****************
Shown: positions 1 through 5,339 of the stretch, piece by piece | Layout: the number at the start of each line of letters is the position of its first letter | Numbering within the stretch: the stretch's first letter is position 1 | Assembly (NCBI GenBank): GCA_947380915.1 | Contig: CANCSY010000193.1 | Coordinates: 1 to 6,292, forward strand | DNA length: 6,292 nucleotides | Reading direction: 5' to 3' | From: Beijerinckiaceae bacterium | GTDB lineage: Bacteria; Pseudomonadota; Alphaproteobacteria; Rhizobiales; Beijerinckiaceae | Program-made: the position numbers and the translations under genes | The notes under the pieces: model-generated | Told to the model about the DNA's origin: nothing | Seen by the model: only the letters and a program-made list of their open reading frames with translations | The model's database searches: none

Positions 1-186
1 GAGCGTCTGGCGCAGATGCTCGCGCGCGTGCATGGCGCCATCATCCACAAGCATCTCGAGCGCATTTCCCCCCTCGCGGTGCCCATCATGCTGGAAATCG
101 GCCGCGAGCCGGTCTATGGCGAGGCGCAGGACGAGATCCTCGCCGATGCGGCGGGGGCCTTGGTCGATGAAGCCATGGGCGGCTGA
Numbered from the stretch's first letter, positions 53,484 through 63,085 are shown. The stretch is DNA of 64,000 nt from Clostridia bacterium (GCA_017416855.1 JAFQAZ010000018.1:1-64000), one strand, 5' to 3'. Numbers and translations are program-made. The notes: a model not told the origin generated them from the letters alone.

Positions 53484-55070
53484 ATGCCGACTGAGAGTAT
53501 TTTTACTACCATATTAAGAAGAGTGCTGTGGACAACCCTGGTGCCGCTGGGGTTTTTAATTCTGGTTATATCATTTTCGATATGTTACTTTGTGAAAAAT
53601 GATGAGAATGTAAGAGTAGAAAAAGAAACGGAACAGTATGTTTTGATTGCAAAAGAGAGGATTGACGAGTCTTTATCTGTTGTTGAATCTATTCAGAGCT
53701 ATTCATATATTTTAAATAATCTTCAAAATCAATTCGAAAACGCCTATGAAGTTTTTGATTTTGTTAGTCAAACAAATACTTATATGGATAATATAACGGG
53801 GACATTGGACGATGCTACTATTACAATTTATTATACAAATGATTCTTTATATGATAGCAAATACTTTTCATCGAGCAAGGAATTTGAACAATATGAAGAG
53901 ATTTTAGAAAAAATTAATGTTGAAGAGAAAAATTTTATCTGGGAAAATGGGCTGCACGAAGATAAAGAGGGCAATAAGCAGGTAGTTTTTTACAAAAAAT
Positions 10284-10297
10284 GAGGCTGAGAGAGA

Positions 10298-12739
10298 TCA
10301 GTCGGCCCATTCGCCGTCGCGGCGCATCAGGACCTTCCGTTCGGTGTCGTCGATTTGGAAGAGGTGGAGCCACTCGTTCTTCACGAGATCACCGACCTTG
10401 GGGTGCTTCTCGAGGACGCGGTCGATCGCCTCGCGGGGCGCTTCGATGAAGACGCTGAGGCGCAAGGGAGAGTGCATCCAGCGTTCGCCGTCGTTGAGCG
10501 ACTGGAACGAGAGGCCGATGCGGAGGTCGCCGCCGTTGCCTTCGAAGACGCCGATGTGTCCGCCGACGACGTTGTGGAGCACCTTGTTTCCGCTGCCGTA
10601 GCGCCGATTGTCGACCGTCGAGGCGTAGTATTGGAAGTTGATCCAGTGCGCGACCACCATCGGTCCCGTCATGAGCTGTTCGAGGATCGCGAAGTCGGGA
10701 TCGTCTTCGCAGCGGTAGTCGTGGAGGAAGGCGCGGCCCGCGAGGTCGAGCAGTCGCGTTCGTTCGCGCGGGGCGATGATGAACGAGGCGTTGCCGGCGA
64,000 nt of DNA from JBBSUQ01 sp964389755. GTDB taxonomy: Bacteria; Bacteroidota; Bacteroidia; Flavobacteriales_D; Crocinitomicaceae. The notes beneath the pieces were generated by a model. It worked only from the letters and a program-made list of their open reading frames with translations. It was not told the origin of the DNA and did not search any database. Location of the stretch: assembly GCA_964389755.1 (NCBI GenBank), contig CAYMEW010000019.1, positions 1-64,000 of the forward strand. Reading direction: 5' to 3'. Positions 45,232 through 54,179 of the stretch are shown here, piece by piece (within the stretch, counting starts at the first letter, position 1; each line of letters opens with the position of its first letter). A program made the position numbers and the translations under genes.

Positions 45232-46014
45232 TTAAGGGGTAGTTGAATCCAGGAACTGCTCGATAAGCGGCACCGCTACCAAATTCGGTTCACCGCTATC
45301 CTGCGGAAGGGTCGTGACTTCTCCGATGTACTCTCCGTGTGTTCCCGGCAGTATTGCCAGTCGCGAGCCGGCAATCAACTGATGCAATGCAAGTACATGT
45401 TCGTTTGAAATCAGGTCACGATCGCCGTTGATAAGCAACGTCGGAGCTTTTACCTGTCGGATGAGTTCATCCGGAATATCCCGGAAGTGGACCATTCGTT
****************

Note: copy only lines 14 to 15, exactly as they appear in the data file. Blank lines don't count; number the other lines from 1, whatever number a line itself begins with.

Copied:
10284 GAGGCTGAGAGAGA

Positions 10298-12739